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Difference Between Wills And Pensions

Learn The Difference Between Wills And Pensions

Philosophically, you have completed living only when you die. You are only complete once you die. In average, most people die at seventy-five. It is what happens in the days that you are not dead that truly counts. Click here to find out more!

Have you lived a fulfilled life? Have you helped people when you can? Have you lived your life saying sorry for the things that made you human? Have you loved and have you lost? Did you believe that the chicken came first before the egg?

Have you sorted out your pension? Have you made your will wisely?

Do you even know the difference of a pension from a will?

The answer to this goes back to the concept of dying.

When you die, your hard-earned pension will not take care of itself. However, a will can take care of it.

A properly written will makes sure that your assets and pension will be given to those you truly desire to be given. While you are alive, you will fill out a nomination form or a written legal statement that expresses your wishes. There, you will include what you would like to happen to your pension when you die.

Out of practicality, you have to prepare for the inevitable. In this way, your dependents will not worry about what goes to whom and how much will be given to whom. Moreover, you get to be sure that the material things that you worked hard for will remain even if you are gone. They will help the people that you love even if you are not physically around anymore.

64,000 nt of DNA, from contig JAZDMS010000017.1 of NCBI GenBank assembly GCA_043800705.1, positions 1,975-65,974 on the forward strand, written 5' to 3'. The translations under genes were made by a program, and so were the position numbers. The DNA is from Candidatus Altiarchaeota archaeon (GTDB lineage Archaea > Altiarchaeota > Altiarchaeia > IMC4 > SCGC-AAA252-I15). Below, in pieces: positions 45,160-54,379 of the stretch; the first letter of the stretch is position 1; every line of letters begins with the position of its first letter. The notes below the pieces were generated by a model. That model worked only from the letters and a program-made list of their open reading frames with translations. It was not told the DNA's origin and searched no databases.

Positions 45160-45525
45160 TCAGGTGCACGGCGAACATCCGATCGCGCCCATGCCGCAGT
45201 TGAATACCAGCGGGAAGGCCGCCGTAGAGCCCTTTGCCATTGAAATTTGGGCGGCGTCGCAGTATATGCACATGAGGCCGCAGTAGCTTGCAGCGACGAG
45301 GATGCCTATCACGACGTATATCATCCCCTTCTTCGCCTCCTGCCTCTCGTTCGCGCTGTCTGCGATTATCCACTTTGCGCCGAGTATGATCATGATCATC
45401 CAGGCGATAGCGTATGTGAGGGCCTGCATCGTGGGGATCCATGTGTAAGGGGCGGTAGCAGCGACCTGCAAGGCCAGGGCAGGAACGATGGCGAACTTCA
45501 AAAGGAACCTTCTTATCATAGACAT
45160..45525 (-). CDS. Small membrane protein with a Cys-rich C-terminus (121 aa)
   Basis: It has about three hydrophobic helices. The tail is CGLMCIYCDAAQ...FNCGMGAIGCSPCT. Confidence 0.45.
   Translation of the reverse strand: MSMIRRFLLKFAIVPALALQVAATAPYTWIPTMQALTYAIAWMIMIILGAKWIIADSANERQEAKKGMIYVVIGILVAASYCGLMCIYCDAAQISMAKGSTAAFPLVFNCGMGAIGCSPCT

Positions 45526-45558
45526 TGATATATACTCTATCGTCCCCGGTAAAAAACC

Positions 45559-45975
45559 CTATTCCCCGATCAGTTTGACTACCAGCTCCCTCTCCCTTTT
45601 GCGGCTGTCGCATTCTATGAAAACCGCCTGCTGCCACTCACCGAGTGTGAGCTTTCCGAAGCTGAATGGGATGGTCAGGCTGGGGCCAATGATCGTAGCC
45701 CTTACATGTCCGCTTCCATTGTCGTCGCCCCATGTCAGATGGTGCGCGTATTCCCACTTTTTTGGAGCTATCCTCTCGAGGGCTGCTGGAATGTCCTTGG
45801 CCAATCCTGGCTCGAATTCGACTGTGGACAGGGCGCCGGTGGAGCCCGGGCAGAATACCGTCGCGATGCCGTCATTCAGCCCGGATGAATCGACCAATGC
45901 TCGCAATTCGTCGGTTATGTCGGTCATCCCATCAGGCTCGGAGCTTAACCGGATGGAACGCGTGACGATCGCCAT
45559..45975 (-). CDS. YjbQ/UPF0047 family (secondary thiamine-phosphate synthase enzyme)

Without your prepare will, there can be delays in giving the pension to your beneficiaries. That makes you and them on the losing end, and nobody wants that.

The amount to be claimed depends on the type of pension, the age of the deceased and the beneficiaries. There are two types of pensions that they can get, either defined benefit pension or defined contribution pension.

For the former, it will be dependent on whether the loved one was retired or not. If retired, a pension of a lesser amount would be given to a spouse, civil partner, or another beneficiary until they die. If not, the beneficiary would receive a lump sum that is usually two to four times the departed’s salary.

For the latter, the situation is if the loved one died before the age of seventy-five, as long as there is a guaranteed period, the beneficiary would continue to receive an income that is tax-free until the end of the guarantee period.

To know more about wills and pensions, will be at your service. They will willingly explain the options that are available and which one will be suitable for your needs and situation. Just give them a call, and they will be glad to answer your queries about pensions and wills.

Remember that you worked hard for your pension, that is why your will should truly be your will.

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